Asymmetric Dependence Structures

Anthony Hatherley (2009). Asymmetric Dependence Structures PhD Thesis, School of Business, The University of Queensland.

Attached Files (Some files may be inaccessible until you login with your UQ eSpace credentials)
Name Description MIMEType Size Downloads
n40123307_PhD_abstract.pdf Abstract application/pdf 44.68KB 8
n40123307_PhD_totalthesis.pdf Total Thesis application/pdf 39.28MB 36
Author Anthony Hatherley
Thesis Title Asymmetric Dependence Structures
School, Centre or Institute School of Business
Institution The University of Queensland
Publication date 2009-04
Thesis type PhD Thesis
Supervisor Jamie Alcock
Stephen Gray
Total pages 277
Total black and white pages 277
Subjects 350000 Commerce, Management, Tourism and Services
Abstract/Summary Asymmetric dependence (AD) is defined as dependence that differs across opposing regions of the joint return distribution. Recent evidence of AD between equity returns suggests that dependence can be decomposed into a linear component, captured by the correlation matrix, and a higher order component. When these higher order terms are characterised by increased correlation in bear or bull markets, the effectiveness of diversification strategies is reduced. To the extent that an investor is unable to completely diversify these higher order terms of dependence, it follows that they should be reflected in asset prices and managed explicitly during the portfolio construction process. The aim of this thesis is to determine the extent of AD amongst asset returns, to investigate whether AD is priced and to develop a means of managing AD in the portfolio. I justify the existence of AD and the separation of AD from linear dependence via the bivariate Edgeworth expansion, finding that the joint return distribution may be described by an infinite number of higher order co-moments. Correlation (and hence β) describes one dimension of an infinite number of higher dimensions describing dependence. To determine the importance of AD in finance, I first develop measures that can detect AD independent of the level of linear dependence and idiosyncratic risk. These measures are used to determine the extent of AD amongst US stock returns and the market, to obtain an understanding of how AD changes through time and to re-examine the evidence of AD between equity portfolios. By measuring AD separate from linear dependence, I demonstrate several findings. First, I find evidence of non-stationary AD that can exists irrespective of the magnitude of linear dependence, measured by β. This time-varying AD consists of both significant upper tail dependence (UTD) and significant lower tail dependence (LTD), although LTD is found to occur more frequently than UTD, especially for small stocks and stocks displaying high idiosyncratic risk. Significant time-varying AD is also detected between domestic equity indices and international equity markets, implying that if a portfolio is weighted towards certain industries or countries, portfolio construction methods may need to be adjusted in order too meet risk and return targets, particularly if future AD cannot be adequately forecasted. Next, I investigate whether AD is priced in US equities using the Fama and MacBeth (1973) regression methodology in conjunction with my β invariant AD metrics. I find that AD is as important as linear dependence in explaining the variation in returns. In particular, a positive relationship between LTD and return is found. I document an AD risk premium of 2.7% pa, compared to a β risk premium of 6.18% pa. The AD risk premium increases to 6.9% pa for stocks with significant LTD. This result holds after controlling for size, book-to-market ratio, downside β and coskewness. I also find past AD is a significant variable in predicting the future returns of small firms, whilst neither AD nor linear dependence predict the future returns of large firms. I subsequently demonstrate a means of incorporating AD structures during the portfolio construction process using copula functions. I then investigate how asymmetric return dependencies affect the efficient frontier and subsequent portfolio performance under a dynamic rebalancing framework. By considering the problem of tactically allocating a small set of domestic equity indices, I demonstrate several findings. First, I show that a Mean-Variance efficient frontier differs from the efficient frontier constructed under AD. Constructing paper portfolios based upon these differences, I find that real economic value lies in correctly accounting for AD structures. The primary source of this economic value stems from the ability to better protect portfolio value and reduce the size of any erosion in return relative to the normal portfolio. Finally, I document the benefits of actively managing AD during the portfolio construction process and determine a number of portfolio management principles required to successfully manage AD. I illustrate that managing asymmetry risk in a portfolio of international equity indices results in increased return, decreased risk and decreased transaction costs. I show that in order to yield these benefits, investors must actively and dynamically manage their portfolio. Furthermore, I illustrate that the ability to short-sell assets provides most of the benefits described.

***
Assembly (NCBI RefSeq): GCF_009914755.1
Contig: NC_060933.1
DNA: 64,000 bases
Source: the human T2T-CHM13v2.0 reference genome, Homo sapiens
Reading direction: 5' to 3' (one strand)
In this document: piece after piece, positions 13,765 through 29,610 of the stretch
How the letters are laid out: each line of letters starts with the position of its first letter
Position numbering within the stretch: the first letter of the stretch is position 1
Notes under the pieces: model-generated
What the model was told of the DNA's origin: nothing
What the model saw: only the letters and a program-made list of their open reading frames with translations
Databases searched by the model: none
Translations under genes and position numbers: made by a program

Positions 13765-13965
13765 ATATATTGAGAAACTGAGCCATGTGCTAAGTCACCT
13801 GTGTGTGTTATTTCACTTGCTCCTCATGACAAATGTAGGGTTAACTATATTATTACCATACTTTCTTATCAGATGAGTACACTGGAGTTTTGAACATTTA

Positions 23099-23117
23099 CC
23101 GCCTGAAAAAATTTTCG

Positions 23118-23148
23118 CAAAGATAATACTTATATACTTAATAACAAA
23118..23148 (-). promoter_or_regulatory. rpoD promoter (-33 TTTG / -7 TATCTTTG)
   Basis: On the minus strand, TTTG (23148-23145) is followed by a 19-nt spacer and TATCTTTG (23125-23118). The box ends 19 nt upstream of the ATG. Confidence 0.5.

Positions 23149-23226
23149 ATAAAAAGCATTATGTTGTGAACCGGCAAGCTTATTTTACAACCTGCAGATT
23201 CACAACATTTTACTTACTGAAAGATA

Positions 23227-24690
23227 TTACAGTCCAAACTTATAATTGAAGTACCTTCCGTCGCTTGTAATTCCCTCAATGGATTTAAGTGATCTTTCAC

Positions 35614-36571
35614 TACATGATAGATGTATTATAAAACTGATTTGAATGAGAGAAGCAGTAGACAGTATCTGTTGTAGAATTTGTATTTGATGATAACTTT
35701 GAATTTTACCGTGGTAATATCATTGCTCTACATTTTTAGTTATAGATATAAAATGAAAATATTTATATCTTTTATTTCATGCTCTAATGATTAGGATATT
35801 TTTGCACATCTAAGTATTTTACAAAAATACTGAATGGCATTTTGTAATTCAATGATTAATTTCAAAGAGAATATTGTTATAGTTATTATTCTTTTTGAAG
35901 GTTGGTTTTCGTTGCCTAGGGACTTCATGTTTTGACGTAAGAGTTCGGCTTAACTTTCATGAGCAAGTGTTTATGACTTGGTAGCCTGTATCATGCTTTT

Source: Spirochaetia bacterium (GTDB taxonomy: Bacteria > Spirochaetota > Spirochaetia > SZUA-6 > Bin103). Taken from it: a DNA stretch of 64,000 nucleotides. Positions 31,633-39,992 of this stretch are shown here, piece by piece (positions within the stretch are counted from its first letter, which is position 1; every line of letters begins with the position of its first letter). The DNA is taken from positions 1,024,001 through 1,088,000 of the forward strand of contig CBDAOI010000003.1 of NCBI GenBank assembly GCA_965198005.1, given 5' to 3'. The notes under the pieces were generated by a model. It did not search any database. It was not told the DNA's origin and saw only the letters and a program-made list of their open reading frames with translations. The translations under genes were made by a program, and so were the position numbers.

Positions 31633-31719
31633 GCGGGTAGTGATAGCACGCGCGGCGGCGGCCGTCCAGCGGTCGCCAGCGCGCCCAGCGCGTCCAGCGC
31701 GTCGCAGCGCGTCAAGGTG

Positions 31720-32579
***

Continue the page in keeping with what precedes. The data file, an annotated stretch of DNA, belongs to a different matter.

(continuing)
Keyword asymmetric dependence
asset pricing
portfolio theory
copula theory

Citation counts: Google Scholar Search Google Scholar
Created: Fri, 28 Aug 2009, 17:19:20 EST by Mr Anthony Hatherley on behalf of Library - Information Access Service